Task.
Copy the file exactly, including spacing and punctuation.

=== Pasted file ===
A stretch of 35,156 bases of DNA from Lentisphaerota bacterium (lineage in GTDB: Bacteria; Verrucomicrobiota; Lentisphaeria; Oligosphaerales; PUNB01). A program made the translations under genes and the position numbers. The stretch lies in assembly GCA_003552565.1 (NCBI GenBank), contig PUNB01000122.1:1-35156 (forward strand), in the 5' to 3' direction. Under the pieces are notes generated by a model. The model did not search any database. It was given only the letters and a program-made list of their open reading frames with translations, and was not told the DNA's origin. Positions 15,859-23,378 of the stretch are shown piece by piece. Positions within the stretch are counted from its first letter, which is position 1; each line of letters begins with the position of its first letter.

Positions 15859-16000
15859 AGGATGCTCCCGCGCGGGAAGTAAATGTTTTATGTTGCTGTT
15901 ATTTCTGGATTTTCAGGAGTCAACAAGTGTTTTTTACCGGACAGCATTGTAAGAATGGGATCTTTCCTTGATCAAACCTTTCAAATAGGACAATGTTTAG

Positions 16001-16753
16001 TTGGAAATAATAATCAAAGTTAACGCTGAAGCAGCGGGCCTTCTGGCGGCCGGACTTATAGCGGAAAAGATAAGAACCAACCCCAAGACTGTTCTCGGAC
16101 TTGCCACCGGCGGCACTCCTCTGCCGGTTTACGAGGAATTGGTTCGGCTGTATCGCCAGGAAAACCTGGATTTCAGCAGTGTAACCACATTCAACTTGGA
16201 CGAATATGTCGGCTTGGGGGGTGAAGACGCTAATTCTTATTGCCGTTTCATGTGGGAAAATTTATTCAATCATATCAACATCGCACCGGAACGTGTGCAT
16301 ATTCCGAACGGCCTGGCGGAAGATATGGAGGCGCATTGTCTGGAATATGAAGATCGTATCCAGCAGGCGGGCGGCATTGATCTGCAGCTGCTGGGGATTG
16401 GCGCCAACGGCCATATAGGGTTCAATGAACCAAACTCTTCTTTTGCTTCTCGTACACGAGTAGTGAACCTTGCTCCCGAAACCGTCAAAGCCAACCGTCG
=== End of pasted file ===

A stretch of 35,156 bases of DNA from Lentisphaerota bacterium (lineage in GTDB: Bacteria; Verrucomicrobiota; Lentisphaeria; Oligosphaerales; PUNB01). A program made the translations under genes and the position numbers. The stretch lies in assembly GCA_003552565.1 (NCBI GenBank), contig PUNB01000122.1:1-35156 (forward strand), in the 5' to 3' direction. Under the pieces are notes generated by a model. The model did not search any database. It was given only the letters and a program-made list of their open reading frames with translations, and was not told the DNA's origin. Positions 15,859-23,378 of the stretch are shown piece by piece. Positions within the stretch are counted from its first letter, which is position 1; each line of letters begins with the position of its first letter.

Positions 15859-16000
15859 AGGATGCTCCCGCGCGGGAAGTAAATGTTTTATGTTGCTGTT
15901 ATTTCTGGATTTTCAGGAGTCAACAAGTGTTTTTTACCGGACAGCATTGTAAGAATGGGATCTTTCCTTGATCAAACCTTTCAAATAGGACAATGTTTAG

Positions 16001-16753
16001 TTGGAAATAATAATCAAAGTTAACGCTGAAGCAGCGGGCCTTCTGGCGGCCGGACTTATAGCGGAAAAGATAAGAACCAACCCCAAGACTGTTCTCGGAC
16101 TTGCCACCGGCGGCACTCCTCTGCCGGTTTACGAGGAATTGGTTCGGCTGTATCGCCAGGAAAACCTGGATTTCAGCAGTGTAACCACATTCAACTTGGA
16201 CGAATATGTCGGCTTGGGGGGTGAAGACGCTAATTCTTATTGCCGTTTCATGTGGGAAAATTTATTCAATCATATCAACATCGCACCGGAACGTGTGCAT
16301 ATTCCGAACGGCCTGGCGGAAGATATGGAGGCGCATTGTCTGGAATATGAAGATCGTATCCAGCAGGCGGGCGGCATTGATCTGCAGCTGCTGGGGATTG
16401 GCGCCAACGGCCATATAGGGTTCAATGAACCAAACTCTTCTTTTGCTTCTCGTACACGAGTAGTGAACCTTGCTCCCGAAACCGTCAAAGCCAACCGTCG